I find it interesting that both Dr. De Mars and Dr. Flom, as well as the various commenters, tweeters, and other posters, are comparing software suites and applications with a computing language. I think that a bit more historical perspective might be needed in bringing these threads together.

In 1979, when I first sat down with a FORTRAN programmer to turn my Bayesian methodologies into practical applications to determine the reliability and risk associated with the STAR48 kick motor and associated Payload Assist Module (PAM), the statistical libraries for FORTRAN seemed amazing. The ease with which we were able to create the program and churn through decades of NASA data (after buying a 1MB memory box for the mainframe) was wondrous &#59;)

Today, there's not so much wonder from such a feat. The evolution of computing has drastically affected the way in which we apply mathematics and statistics today. Several of the comments to these posts argue both sides of the statement that anyone doing statistics today should be a programmer, or shouldn't. It's an interesting argument, that I've also seen reflected in chemistry, as fewer technicians are used in the lab, and the Ph.D.s work directly with the robots to prepare the samples and interpret the results.

Approximately 15 years ago, I moved from solving scientific and engineering problems directly with statistics, to solving business problems through vendor's software suites. The marketing names for this endeavor have gone through several changes: Decision Support Systems, Very Large Databases, Data Warehousing, Data Marts, Corporate Information Factory, Business Intelligence, and the like. Today, Data Mining, Data Visualization, Sentiment Analysis, "Big Data", SQL Streaming, and similar buzzwords reflect the new "big thing". Software applications, from new as well as established vendors, both open source and proprietary, are coming to the fore to handle these new areas that represent real problems.

So, one question to answer for students, is which, if any, of these software packages will best survive with and aid the growth of, their maturing careers. Will Tableau, LyzaSoft, QlikView or Viney@rd be in a better spot in 20 years, through growth or acquisition, than SAS or IBM/SPSS? Will the open source movement take down the proprietary vendors or be subsumed by them? Is Pentaho/Weka the BI & data mining solution for their career? Maybe, maybe not. But what about that other beast of which everyone speaks? Namely, R, the r-project, the R Statistical Language. What is it? Is it a worthy alternative to SAS or IBM/SPSS or Pentaho/Weka? Or is it a different genus altogether? That's a question I've been seeking to answer for myself, in my own career evolution. After 15 years, software such as SAP/Business Objects and IBM/Cognos, haven't evolved into anything that I like, with their pinnacle of statistical computation being the "average", the arithmetic mean. SAS and IBM/SPSS are certainly better, and with data mining, machine learning and predictives becoming important to business, certainly likely to be a good choice for the future. But are they really powerful enough? Are they flexible enough? Can they be used to solve the next generation of data problems?  They're very likely to evolve into software that can do so.  But how quickly?  And like all vendor software, they have limitations based upon the market studies and business decisions of the corporation.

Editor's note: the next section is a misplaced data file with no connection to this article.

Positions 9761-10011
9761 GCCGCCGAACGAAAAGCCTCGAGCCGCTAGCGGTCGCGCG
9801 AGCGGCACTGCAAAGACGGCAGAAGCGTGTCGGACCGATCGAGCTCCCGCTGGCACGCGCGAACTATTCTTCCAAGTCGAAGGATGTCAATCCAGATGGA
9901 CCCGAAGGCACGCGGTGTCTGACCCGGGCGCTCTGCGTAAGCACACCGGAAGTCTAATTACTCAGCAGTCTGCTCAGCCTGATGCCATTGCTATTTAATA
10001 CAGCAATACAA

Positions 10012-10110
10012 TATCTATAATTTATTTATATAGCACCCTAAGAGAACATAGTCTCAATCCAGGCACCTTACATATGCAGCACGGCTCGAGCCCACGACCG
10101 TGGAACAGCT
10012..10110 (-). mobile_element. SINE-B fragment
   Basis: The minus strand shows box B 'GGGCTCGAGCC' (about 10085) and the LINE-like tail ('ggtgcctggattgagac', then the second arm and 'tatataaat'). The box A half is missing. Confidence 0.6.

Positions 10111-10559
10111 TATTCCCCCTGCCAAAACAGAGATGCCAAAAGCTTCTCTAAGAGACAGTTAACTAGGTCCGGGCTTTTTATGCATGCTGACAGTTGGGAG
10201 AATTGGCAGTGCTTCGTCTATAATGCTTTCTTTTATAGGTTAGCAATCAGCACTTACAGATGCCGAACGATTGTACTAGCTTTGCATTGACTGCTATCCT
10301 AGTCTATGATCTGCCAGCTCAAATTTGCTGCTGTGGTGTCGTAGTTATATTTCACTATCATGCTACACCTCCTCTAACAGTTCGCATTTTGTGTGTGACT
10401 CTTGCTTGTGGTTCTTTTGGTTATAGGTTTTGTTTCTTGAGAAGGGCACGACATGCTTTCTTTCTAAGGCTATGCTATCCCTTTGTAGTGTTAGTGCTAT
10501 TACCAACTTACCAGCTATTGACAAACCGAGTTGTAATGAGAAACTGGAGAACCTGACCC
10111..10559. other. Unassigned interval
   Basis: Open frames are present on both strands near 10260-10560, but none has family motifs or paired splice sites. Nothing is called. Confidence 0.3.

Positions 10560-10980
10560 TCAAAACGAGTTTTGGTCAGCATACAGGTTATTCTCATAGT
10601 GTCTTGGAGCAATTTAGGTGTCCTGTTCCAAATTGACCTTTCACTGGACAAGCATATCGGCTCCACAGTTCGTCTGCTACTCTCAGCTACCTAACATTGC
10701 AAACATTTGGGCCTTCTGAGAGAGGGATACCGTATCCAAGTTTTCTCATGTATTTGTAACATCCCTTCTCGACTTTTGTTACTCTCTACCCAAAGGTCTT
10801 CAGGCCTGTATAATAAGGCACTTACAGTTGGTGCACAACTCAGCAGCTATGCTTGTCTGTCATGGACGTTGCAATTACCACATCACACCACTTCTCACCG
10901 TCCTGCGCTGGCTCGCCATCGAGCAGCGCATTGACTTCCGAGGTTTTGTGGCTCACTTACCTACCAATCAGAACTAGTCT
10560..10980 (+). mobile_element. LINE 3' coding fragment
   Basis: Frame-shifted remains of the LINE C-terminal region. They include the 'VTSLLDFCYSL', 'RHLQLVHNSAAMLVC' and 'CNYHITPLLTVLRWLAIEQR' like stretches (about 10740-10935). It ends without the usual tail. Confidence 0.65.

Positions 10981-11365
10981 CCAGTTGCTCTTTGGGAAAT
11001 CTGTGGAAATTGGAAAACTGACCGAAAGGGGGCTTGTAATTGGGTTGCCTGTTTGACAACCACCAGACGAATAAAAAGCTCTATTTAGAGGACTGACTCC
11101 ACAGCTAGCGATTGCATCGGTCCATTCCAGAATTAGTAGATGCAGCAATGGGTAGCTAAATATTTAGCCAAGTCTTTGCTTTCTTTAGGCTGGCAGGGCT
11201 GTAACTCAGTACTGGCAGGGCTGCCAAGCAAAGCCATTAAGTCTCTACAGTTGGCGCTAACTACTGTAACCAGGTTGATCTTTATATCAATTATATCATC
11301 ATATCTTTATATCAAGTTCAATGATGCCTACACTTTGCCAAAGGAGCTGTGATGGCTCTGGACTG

How is R different?

Well, first, R is a computing language. Unlike SAP/Business Objects, IBM/Cognos, IBM/SPSS, SAS, Pentaho, JasperSoft, SpagoBI, or Oracle, it's not a company, nor a BI Suite, nor even a collection of software applications.  Second, R is an open source project. It's an open source implementation of S. Like C, and the other single letter named languages, S came out of Bell Labs, and in the case of R, in 1976. The open source implementation, R comes from R. Ihaka and R. Gentleman, first revealed in 1996 through the article, R: A language for data analysis and graphics. Journal of Computational and Graphical Statistics, 5:299–314, and is often associated with the Department of Statistics, University of Auckland.

While I'm not a software engineer, R is a very compelling statistical tool. As a language, it's very intuitive… for a statistician. It's an interactive, interpretive, functional, object oriented, statistical programming language. R itself is written in R, C, C++ and FORTRAN; it's powerful. As an open source project, it has attracted thousands upon thousands of users who have formed a strong community. There are thousands upon thousands of community contributed packages for R. It's flexible, and growing. One of the main goals of R was data visualization, and it has a wonderful new package for data visualization in ggplot2. It's ahead of the curve. There are packages for  parallel processing (some quite specific), for big data beyond in-memory capacity, for servers, and for embedding in a web site.  Get the idea?  If you think you need something in R, search CRAN, RForge, BioConductor or Omegahat.

As you can tell, I like R. :) However, in all honesty, I don't think that the SAS vs. R controversy is an either/or situation. SAS, IBM/SPSS and Pentaho complement R and vice-versa. Pentaho, IBM/SPSS and some SAS products support R. R can read data from SAS, IBM/SPSS , relational databases, Excel, mapReduce and more. The real question isn't is one tool better than another but rather selecting the best tool to answer a particular question.  That being said, I'm looking forward to Dr. Flom's comparison, as well as the continuing discussion on Dr. De Mars' blog.